Is there anything that makes it unconstitutional for people who believe in God to have a right to claim that their constitutional rights are being infringed upon by the government forcing us to accept health care and buy insurance solely for the purpose of paying physicians?

The first Amendment to the constitution states "Congress shall make no law respecting an establishment of religion, or prohibiting the free exercise thereof".

The part I believe that Obamacare infringes on is "prohibiting the free exercise thereof" a religion. Anyone who believes in God knows that no matter what medicine you are given by a physician, that if you are healed by those medicines is determined solely by God's grace. If he wants you healed you will be healed with medicines, or without medicines. Litigation from the past [United States v. Ballard] Justice Douglas found that ...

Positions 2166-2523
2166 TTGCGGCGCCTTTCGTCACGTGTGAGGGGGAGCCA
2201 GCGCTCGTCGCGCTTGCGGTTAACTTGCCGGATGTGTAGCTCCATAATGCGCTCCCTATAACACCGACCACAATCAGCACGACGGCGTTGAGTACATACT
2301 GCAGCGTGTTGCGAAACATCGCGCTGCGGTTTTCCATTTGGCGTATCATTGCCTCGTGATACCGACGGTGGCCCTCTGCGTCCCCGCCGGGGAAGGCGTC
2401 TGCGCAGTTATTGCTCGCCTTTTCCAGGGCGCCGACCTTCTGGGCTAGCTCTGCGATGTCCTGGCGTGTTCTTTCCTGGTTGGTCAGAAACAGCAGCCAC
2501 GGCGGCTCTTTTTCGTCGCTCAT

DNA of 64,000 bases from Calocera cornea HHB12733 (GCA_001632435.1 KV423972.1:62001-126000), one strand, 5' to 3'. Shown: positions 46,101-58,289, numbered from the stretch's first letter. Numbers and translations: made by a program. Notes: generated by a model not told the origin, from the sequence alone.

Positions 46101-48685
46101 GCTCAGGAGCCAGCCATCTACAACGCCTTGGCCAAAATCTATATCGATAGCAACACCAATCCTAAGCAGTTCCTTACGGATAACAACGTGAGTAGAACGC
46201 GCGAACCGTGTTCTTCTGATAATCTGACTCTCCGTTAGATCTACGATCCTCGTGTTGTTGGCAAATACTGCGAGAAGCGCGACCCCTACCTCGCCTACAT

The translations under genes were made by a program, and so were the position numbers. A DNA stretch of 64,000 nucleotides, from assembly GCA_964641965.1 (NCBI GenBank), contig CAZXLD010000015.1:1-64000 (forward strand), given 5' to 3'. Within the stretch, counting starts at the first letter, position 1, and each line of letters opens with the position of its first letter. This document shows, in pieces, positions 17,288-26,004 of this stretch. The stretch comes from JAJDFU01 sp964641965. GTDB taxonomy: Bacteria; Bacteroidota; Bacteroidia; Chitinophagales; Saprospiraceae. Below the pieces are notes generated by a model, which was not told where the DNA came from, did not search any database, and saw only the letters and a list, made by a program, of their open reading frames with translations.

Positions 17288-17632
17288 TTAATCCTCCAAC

" It [religion] embraces the right to maintain theories of life and of death and the hereafter which are rank heresy to followers of orthodox faiths . . . . Men may believe what they cannot prove. They may not be put to the proof of their religious doctrines of beliefs".

With that in mind, the government does not actually define religion, but attempts to keep the idea broad so as to not limit the ideas of religion to one particular religion, or a government idea of religion. It's done so that you and I may have our own ideas of what religion is and where we should put our faith. also, you do not have to prove your ideas. However, to prove my idea that the ultimate decision on whether medicine will heal me or not ... I refer to *2 Chronicles 16:12-13* of the Bible of mt religion where the story states ...